Catherine Asquith Art Advisory
If I could own any artwork without needing to consider price, my choice would be Zhang Xiaogang’s “Bloodline: Big Family No 3.” (1995). Which is interesting, at least for me, because 10 years ago I doubt very much this work would have been my selection, let alone even on my radar. The truth is were I not to have been seduced by the Asian art market several years ago, and such was only the result of having travelled and lived within the region, I may very well have ‘overlooked’ this artist, an artist who is now considered as holding a paramount position within the Asian art market. Quite simply, my travels and exposure to new and very different cultures, has thankfully, opened my eyes to what is ostensibly, a new aesthetic.
I still retain a strong interest in the comfortable enclaves of ‘western art’, and indeed, from time to time, covet ridiculously expensive artworks from this market. But if anything, my working knowledge of Asian art enhances, perhaps even, amplifies, my appreciation of the global art scene.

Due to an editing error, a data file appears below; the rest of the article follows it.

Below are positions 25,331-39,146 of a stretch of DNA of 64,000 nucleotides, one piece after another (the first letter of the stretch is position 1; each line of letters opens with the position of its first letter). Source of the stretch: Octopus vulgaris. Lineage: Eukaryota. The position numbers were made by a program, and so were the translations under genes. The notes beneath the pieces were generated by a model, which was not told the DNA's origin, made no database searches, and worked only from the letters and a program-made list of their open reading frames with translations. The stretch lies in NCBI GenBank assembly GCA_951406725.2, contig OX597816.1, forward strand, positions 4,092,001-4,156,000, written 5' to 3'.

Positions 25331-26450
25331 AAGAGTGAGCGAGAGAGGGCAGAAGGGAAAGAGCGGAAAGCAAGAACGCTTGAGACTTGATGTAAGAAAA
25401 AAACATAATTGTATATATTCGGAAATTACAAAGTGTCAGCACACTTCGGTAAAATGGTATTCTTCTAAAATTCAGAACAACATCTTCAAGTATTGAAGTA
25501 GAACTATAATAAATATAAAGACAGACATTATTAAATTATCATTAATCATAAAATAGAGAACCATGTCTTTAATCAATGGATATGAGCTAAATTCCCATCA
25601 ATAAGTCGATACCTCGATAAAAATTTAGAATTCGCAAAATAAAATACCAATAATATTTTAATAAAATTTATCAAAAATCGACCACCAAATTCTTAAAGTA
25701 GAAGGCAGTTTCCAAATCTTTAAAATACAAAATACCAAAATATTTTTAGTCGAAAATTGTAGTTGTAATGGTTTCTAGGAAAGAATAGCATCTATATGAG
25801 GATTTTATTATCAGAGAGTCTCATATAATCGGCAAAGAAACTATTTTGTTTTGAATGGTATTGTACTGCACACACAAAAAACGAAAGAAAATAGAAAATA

Interestingly, if we chart the backstory to Zhang’s art career, it is a similar story insofar as his travels and exposure to Europe and its ‘master’ artists, that impacted deeply on his practice; moreover though, his engagement with foreign cultures, visual and otherwise, caused him to consider more thoughtfully, his position as a :”Chinese artist”. As Zhang observed: “I looked from the ‘early phase’ to the present for a position for myself, but even after this I still didn’t know who I was. But an idea did emerge clearly: if I continue being an artist, I have to be an artist of ‘China.’”
The question I am interested in addressing, is how much does travel impact on one’s art appreciation?
Zhang Xiaogang’s Bloodline: Big Family No 3, was auctioned (Lot 145) at Sotheby’s Hong Kong on 5 April 2014, with an estimate of HKD65,000,000 to 80,000,000. It achieved a hammer price of HKD94,200,000 with buyer’s premium. Sotheby’s catalogue entry for the work noted its provenance as “Property from an Important Private Asian Collection”. The extensive catalogue note can be read here.